|From:||Tom Lane <tgl(at)sss(dot)pgh(dot)pa(dot)us>|
|To:||Melanie Plageman <melanieplageman(at)gmail(dot)com>|
|Subject:||Re: BUG #15160: planner overestimates number of rows in join when there are more than 200 rows coming from CTE|
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Melanie Plageman <melanieplageman(at)gmail(dot)com> writes:
> This patch applies cleanly and works for the case described in the original
> email. All existing regression tests pass with the addition of the explain plan
> update included in the patch.
Thanks for reviewing!
> I could not devise an example in which the previous method of calculating
> selectivity would have produced a better estimate. However, one question I have
> after thinking through the optimization is the following:
> To summarize:
> Selectivity Type | if nd1 <= nd2 | if nd1 > nd2 |
> inner-join selectivity * ntuples2 | ntuples2 / nd2 | ntuples2 / nd1 |
> semi-join selectivity | 1 | nd2 / nd1 |
Um, mumble. Those functions could be using different values of nd2
thanks to the clamping logic near the head of eqjoinsel_semi, so I'm
not sure that the comparison you're making really holds.
> ... why not use the default NDVs number in the semi-join selectivity
Practical experience says that it doesn't work very well; see the thread
I referred to before,
particularly my comment
:: While I don't have your specific example to try, I did some
:: experimenting with queries of this form, and I noticed that 8.4's
:: heuristic in eqjoinsel_semi() was going completely nuts and estimating
:: that all rows in the lefthand side have join partners (thus, no rows out
:: of the antijoin). This is because it has stats for one side of the
:: comparison operator but not the other side (the one with the
:: sub-select). But it's taking the totally-made-up ndistinct estimate for
:: the sub-select at face value. It needs to be a bit warier I think.
That experience is what led to the "isdefault" checks that exist now
in eqjoinsel_semi. I don't think that applying a clamp based on
eqjoinsel_inner is sufficient reason to remove those sanity checks.
In particular, even if the clamp removes the possibility of the semijoin
estimate being too high, it doesn't do anything to prevent a too-low
estimate due to using baseless numbers.
> If there is a reason to keep the existing formula, then I have an additional
> question about the proposed selectivity calculation:
> selec = Min(selec, nd2 * selec_inner);
> When would it be incorrect to instead multiply by inner side NDVs?
I'm confused ... isn't that exactly what this is doing?
> In the function eqjoinsel_semi, on line 2759 of the patched, rebased code,
> could you not move the else condition:
> uncertainfrac = 0.5;
> Up to the top of the if statement which starts on line 2663:
> if (have_mcvs1 && have_mcvs2 && OidIsValid(opfuncoid))
> It seems like you already know and do not further modify the value of
> isdefault1 and isdefault2 and could exit faster before looping through all the
> MCVs in this case.
Not really, because we still need to know matchfreq1, so we still have
to do all the comparisons. It's true that nmatches won't be used in
this case, but I don't see that we can get any meaningful savings by
not computing that.
> For the function eqjoinsel_inner, why pass in vardata1 and vardata2, as they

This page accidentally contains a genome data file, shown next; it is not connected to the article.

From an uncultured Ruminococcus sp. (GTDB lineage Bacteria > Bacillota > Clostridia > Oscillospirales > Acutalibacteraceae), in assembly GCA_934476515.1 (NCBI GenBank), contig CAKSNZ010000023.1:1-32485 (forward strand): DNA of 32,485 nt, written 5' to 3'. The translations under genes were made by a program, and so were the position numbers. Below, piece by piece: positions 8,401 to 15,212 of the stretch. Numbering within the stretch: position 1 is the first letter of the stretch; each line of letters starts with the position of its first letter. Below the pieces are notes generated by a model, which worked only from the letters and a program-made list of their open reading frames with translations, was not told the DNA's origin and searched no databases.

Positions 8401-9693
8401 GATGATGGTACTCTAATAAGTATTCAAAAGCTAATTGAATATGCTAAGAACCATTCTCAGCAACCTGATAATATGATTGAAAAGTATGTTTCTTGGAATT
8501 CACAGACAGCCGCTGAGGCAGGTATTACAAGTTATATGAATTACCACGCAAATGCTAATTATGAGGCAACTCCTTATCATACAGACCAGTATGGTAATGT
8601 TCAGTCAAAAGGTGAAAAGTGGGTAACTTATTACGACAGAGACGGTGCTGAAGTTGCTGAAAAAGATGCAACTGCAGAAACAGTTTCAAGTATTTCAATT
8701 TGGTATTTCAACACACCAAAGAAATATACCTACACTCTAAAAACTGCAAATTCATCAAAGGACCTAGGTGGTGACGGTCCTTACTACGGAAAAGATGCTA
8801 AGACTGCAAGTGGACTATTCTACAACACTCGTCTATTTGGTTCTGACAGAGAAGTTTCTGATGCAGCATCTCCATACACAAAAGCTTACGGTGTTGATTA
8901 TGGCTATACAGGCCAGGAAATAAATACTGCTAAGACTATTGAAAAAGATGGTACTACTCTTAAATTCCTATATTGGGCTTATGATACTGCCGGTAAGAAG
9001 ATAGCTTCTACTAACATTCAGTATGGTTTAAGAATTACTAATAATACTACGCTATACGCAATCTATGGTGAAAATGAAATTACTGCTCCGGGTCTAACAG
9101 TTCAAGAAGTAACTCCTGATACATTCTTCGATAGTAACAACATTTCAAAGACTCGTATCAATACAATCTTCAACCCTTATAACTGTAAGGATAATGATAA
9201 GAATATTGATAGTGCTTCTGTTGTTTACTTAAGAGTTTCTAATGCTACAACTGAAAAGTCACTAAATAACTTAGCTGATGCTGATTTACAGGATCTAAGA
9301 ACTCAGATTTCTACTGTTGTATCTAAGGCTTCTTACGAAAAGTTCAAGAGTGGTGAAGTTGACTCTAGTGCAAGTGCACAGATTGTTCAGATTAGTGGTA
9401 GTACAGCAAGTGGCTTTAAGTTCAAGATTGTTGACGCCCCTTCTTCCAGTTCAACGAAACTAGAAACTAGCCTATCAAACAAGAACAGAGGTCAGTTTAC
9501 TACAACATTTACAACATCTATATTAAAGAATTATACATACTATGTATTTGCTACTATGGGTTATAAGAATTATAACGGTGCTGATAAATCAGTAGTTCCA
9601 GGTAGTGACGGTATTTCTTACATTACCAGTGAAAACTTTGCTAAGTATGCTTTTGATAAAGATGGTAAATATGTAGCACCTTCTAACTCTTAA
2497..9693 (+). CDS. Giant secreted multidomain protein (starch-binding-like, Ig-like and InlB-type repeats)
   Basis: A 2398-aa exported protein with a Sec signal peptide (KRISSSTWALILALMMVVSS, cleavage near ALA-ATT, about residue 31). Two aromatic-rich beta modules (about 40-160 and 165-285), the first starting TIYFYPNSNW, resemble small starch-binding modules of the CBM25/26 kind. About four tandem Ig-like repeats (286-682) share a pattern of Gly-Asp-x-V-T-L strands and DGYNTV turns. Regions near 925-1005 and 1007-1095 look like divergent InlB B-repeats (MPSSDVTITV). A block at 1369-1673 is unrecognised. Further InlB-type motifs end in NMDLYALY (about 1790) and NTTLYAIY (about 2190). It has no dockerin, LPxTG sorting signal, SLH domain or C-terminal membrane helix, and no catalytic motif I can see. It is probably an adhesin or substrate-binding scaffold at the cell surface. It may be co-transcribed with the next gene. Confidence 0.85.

> appear not to be used? Neither are the isdefault flags.
It just seemed saner to keep the parameter lists similar for
eqjoinsel_inner and eqjoinsel_semi (a judgment call, I admit).
In practice, since there's only one call site for eqjoinsel_inner,
I'd expect it to get inlined so that there's no runtime cost anyway.
> This is in the existing code, however, I thought I would ask here:
> In eqjoinsel_semi, on line 2691 of the patched, rebased code, Why is this the
> min of the number of MCVs captured and the distinct values? It seems like if
> clamping resulted in an NDVs that is too low (i.e. impossibly low since the
> number of distinct values cannot be less than the number of MCVs), then you
> should bump it up to at least the number of MCVs:
> clamped_nvalues2 = Min(sslot2->nvalues, nd2);
No, because sslot2->nvalues is the number of distinct values that ANALYZE
found in the whole table. If nd2 got clamped to less than that, it's
because we have a WHERE clause that is filtering the table down to fewer
rows than there are distinct values in the table, so we can be sure
(at least, up to the reliability of the WHERE estimate) that not all of
the recorded MCVs are going to be present in the rows being joined.
We don't know which ones will be present, but it seems like a reasonable
bet that the most common ones will be present. Since the list is already
ordered by decreasing frequency, just taking the first N of them gets us
that. You could imagine trying to refine that, say by reducing the
number further to allow for some of the join input rows containing
non-MCVs, but I don't see an argument for increasing it.
> I also found the new comment added above the new selectivity calculation to be
> a little bit confusing:
> * We should never estimate the output of a semijoin to be more
> * rows than the equivalent inner join; it's obviously impossible
> * for that to happen. The former is N1 * Psemi while the latter
> * is N1 * N2 * Pinner, so we may clamp Psemi <= N2 * Pinner.
> * Doing this is worthwhile because of the shakier estimation
> * rules we use in eqjoinsel_semi, particularly in cases where it
> * has to punt entirely.
> selec = Min(selec, inner_rel->rows * selec_inner);
> After re-reading it several times, I understood what it
> was doing, however, it would be ideal if somehow the relationship between
> selectivity and cardinality were more clear.
Hm. Maybe the "Psemi" and "Pinner" notation is not helpful ... would
"Ssemi" and "Sinner" be better?
regards, tom lane
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